Air Whooshing Out of 2nd Home Market
(Baron's) "The market for second homes could use a second wind. After a long string of double-digit annual price increases, a number of second-home meccas across the country are suddenly suffering from plunging sales volume and burgeoning inventories of unsold homes."
"Though the official figures on sales prices have yet to reflect the current round of cuts, interviews with real- estate pros and others strongly suggest that the averages are deteriorating in a number of key markets."
"IT'S ALL A BIG CHANGE from the seemingly endless rises in prices. For more than a decade, baby boomers have been flocking to the second-homes market and lifting prices, just as they'd earlier lifted the market for primary residences. But first, the market has some correcting to tend to."
"While pundits debate when the bubble might burst in the primary-housing market, the air already is whooshing out of parts of the second-homes market."
"The price runups of the past several years are reason enough for concern. A report from Cleveland-based National City, a top banking and mortgage concern, points to serious overvaluation in a number of second-home hot spots in Florida, California and elsewhere."
"For starters, many second homes have been sold not to serious vacationers but to speculative investors hoping to cash on the national real-estate craze. How else to explain why six out of 10 second-home owners surveyed by the Realtors group own two or more homes in addition to their main residences?"
"The danger is that if enough of those investors decide the market has peaked, they could trigger a selling frenzy throughout the second-homes market. That, in turn, could add to the pressures in the main housing market. After all, second homes now account for a full 40% of all homes sold in America."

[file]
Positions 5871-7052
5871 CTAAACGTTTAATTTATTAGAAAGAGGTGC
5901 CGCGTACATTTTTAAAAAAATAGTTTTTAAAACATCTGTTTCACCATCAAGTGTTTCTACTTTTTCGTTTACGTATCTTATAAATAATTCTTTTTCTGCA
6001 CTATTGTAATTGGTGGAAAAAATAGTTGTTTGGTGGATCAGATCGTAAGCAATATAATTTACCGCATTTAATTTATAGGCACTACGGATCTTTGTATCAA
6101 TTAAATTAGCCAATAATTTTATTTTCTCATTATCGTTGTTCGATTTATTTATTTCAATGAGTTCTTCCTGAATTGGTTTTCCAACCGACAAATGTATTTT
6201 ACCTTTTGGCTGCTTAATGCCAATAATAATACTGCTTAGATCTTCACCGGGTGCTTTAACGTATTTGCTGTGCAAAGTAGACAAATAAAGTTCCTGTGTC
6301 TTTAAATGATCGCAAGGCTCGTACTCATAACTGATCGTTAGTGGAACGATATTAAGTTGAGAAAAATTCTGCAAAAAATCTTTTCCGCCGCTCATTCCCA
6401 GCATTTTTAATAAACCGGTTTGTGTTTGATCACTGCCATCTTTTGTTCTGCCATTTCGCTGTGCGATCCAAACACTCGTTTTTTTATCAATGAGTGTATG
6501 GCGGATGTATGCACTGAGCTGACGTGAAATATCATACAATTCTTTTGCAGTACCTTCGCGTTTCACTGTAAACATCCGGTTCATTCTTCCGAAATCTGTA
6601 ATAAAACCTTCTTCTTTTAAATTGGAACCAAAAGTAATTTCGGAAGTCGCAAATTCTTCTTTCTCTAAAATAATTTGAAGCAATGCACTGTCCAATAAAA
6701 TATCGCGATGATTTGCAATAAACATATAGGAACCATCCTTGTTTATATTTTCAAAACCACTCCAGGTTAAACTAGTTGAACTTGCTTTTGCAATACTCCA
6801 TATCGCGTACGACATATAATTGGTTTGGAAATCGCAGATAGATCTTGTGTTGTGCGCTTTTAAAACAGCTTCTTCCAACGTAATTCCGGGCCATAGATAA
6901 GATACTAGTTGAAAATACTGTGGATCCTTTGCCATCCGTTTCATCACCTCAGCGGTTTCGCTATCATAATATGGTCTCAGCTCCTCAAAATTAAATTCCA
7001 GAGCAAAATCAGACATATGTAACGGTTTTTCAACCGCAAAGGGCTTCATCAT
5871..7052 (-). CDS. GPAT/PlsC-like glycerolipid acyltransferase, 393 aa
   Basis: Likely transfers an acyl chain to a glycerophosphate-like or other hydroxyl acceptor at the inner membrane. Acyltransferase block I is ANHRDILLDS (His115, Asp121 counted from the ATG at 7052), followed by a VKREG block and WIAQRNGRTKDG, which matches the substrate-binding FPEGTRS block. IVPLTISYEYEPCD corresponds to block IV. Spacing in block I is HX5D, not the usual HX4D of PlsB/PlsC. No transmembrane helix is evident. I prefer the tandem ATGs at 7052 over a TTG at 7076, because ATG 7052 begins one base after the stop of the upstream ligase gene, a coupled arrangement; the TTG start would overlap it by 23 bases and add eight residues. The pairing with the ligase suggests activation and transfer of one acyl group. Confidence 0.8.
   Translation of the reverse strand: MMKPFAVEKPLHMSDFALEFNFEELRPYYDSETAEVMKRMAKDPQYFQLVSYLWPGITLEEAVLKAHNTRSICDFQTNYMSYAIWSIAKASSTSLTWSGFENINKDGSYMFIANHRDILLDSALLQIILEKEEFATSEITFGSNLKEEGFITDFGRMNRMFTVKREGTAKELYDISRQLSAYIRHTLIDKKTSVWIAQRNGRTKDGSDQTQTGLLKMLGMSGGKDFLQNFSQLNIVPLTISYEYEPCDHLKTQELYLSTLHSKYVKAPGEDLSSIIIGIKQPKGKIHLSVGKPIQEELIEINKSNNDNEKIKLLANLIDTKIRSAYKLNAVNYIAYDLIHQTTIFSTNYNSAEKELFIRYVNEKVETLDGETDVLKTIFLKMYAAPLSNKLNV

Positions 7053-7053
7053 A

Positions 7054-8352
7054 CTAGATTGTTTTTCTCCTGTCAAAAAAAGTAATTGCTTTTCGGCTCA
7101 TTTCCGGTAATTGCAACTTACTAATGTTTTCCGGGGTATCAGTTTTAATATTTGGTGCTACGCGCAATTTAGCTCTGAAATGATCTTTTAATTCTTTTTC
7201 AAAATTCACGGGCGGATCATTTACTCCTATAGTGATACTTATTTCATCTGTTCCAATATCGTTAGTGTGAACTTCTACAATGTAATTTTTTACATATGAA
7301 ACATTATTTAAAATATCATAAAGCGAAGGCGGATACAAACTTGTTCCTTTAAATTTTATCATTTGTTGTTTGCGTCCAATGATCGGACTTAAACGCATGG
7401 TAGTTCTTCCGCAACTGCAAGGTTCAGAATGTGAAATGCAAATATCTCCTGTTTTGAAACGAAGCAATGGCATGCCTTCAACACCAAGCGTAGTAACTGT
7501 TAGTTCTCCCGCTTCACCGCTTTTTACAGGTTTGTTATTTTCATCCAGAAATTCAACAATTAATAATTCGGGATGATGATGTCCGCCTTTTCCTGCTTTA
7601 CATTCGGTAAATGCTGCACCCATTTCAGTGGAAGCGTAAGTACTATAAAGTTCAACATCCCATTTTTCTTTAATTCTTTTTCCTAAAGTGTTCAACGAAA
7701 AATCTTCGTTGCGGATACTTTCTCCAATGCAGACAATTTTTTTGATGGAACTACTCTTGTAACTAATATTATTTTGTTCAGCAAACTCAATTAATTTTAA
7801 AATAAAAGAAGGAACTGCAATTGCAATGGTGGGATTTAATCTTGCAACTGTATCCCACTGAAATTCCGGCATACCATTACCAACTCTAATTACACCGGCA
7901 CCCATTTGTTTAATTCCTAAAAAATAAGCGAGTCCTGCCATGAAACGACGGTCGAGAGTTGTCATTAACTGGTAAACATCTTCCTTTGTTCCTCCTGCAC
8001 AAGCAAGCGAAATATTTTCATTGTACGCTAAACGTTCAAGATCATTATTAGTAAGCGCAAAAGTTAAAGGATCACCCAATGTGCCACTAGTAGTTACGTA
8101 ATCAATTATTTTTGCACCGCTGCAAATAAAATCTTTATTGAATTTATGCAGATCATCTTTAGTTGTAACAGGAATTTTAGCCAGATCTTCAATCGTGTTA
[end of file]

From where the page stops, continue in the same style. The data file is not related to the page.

"Statistics compiled for Barron's by The Local Market Monitor, a Wellesley, Mass.-based consulting firm, show just how big a role can be played by investors."
"Behind all this is a fervor eerily reminiscent of the late 1990s on Wall Street. Some 65% of second-home owners surveyed by the National Association of Realtors said they considered their second homes better investments than stocks, and 29% said they planned to buy additional properties within two years. An eye-popping 64% of investors with four or more properties planned to buy another property within two years."
"Ingo Winzer, president of The Local Market Monitor: "This makes me very worried because it implies that the price increases have been driven more by speculators than by people who are going to hold onto these properties, and indicates to me that there's a speculative boom."'
"Realtors' chief economist, David Lereah, expects the volume of second-home sales to decline at least somewhat this year. And there's every reason to think that some markets could be hit hard."
"Naples, on the sun-drenched edge of the Gulf of Mexico in Southwest Florida, is perhaps the most striking example."
"Vacationers long have been attracted to Naples' proximity to water, the Everglades and shopping at the likes of Saks Fifth Avenue. Last year alone, buyers bid up the area's median price by 30%, to $482,400. Charles Ashby, president of Naples' VIP Realtors, recalls that one of his sales associates was able to go down to a local bar and sell 26 units in a nearby Fort Myers high-rise the first night contracts were being accepted."